In the case of a school, it is likely that the possibility of FII may be picked up as a result of attendance issues.

Identifying FII

Children who are experiencing FII may have a poor attendance record and be kept away from school as a result of a succession of health problems. Of course, in the vast majority of cases the reasons for absence of children on medical grounds are legitimate. However, it is worth your attendance officer also being informed about FII and the possible signs.

Teachers and other school staff should be alert to:

  • Frequent and unexplained absences from school, particularly from PE lessons.
  • Regular absences to keep a doctor’s or a hospital appointment.
  • Repeated claims by a parent that a child is frequently unwell and that he/she required medical attention for symptoms which are vague in nature, difficult to diagnose and which teachers have not noticed themselves.

Where FII is suspected, the method of verifying the reasons for a child’s absences should continue. It might be that the illnesses ascribed to the child include headaches, tummy aches, dizzy spells and there may be frequent contact with opticians and/or dentists or referrals for second opinions. The child themselves might complain about frequent visits to the doctors.

There may also be other physical signs, many of which you would pick up as a safeguarding issue with other possible causes. For example, a child who appeared to be constantly hungry or who did not appear to be receiving the advocated medical treatment. Again, there could be other reasons for these types of behaviour but the school’s role is to report concerns and investigations will follow.

A child experiencing FII may have difficulties concentrating when they are in school, pre-school children may be withdrawn or hyperactive and older children and adolescents may exaggerate their own physical symptoms. They may have learnt to collude with the parent and manage a non-existent condition or even fabricate or induce illness in themselves.

What to do

Although this is a rare condition schools should make staff aware of its existence. In particular, your designated safeguarding lead (DSL) should be familiar with the condition and be aware of the signs and how to apply the school’s safeguarding procedures should it be suspected.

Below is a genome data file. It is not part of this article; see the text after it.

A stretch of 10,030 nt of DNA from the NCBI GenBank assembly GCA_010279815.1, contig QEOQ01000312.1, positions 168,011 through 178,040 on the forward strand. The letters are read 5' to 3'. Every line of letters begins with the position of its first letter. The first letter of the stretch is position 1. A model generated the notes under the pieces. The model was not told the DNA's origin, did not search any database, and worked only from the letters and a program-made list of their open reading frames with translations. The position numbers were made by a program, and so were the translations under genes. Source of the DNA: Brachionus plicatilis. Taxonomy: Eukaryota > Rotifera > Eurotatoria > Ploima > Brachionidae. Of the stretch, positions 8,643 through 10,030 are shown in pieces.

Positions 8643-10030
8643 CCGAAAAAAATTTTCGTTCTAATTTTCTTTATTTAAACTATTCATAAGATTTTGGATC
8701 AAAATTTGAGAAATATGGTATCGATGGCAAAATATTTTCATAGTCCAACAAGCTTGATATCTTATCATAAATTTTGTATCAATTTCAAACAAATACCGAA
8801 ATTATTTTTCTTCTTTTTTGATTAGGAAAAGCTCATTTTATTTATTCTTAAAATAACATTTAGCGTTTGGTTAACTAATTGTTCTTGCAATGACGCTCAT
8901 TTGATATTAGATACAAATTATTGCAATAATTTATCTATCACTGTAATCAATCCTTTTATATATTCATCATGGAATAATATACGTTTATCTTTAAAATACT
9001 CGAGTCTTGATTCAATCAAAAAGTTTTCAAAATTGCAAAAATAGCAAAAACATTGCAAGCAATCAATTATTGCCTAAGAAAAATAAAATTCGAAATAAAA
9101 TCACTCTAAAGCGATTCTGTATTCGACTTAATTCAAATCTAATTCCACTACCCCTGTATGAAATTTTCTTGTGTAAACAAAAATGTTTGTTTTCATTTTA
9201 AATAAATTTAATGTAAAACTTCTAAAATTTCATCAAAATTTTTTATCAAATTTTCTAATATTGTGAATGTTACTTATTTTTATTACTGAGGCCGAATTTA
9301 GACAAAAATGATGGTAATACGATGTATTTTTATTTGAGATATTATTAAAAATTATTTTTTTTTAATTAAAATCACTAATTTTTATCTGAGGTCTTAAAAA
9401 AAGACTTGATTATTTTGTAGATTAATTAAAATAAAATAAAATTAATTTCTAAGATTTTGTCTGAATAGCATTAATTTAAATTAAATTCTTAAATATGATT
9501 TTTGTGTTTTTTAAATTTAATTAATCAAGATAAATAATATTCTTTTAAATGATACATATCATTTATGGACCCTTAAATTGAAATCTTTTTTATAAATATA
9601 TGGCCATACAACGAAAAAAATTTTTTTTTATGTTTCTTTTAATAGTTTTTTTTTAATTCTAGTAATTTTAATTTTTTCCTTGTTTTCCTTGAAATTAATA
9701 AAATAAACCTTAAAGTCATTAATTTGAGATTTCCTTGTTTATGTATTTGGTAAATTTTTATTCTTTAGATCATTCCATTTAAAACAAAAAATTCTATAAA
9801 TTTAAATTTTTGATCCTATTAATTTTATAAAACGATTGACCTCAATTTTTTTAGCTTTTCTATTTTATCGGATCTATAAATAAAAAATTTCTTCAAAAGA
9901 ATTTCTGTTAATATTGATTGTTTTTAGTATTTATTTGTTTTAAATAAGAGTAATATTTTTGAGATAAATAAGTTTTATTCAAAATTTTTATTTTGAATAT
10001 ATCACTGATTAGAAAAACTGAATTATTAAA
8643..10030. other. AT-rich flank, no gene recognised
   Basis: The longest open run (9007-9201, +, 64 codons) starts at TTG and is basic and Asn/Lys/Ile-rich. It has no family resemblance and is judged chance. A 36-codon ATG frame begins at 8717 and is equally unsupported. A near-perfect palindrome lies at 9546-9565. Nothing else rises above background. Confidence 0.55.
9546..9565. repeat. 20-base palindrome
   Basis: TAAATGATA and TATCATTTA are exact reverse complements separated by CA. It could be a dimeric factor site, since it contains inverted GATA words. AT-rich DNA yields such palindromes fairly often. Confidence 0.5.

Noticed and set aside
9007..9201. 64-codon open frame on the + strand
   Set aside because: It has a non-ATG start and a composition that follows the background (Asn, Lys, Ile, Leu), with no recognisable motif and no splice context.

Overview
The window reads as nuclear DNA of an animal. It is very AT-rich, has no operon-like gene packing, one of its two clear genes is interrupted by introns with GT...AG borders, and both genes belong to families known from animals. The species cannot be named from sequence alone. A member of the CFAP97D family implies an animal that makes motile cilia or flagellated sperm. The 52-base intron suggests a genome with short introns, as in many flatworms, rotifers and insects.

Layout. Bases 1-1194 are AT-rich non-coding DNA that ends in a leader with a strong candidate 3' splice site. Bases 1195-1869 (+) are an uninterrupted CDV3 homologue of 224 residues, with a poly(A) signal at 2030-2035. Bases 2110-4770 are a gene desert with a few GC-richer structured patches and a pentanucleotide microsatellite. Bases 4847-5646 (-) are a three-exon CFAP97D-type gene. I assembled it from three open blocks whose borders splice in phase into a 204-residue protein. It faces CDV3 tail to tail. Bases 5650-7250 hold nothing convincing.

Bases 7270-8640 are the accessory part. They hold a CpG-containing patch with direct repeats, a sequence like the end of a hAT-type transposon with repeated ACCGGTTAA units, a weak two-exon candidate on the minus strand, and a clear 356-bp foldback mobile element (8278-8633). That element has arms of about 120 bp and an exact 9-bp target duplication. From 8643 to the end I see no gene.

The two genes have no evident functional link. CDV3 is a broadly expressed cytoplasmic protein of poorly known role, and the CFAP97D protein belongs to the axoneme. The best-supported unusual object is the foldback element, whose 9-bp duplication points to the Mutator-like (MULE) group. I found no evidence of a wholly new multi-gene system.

Where there is a sibling in the school the DSL might talk to their teachers to see if children of different ages in the same family are presenting similar concerns. The school nurse might also be consulted and make a contribution to any initial discussions about the possibility of FII.

It is important not to approach the parent or carer if FII is suspected as they are unlikely to admit that it is taking place and may subsequently cover up any evidence. Instead, your DSL should contact social services and have ready a list of any events, days and times, that suggest that this might be a case of FII. It is useful to keep a diary that includes a record of absences and the reasons for them given by the parent.

Children who have experienced FII are likely to need multi-agency support and children’s social care is responsible for the co-ordination of the multi-agency child protection plan. Social care will be the main point of contact for the school and other agencies.

The 2008 guidance document Safeguarding children in whom illness is fabricated or induced (DCSF) is old but still offers useful information about the condition that can be shared with staff.

  • Suzanne O’Connell is a freelance education writer and a former primary school headteacher.

Further information & resources

Safeguarding children in whom illness is fabricated or induced (old government guidance), Department for Children, Schools and Families (DCSF), 2008: http://bit.ly/2P7KoNG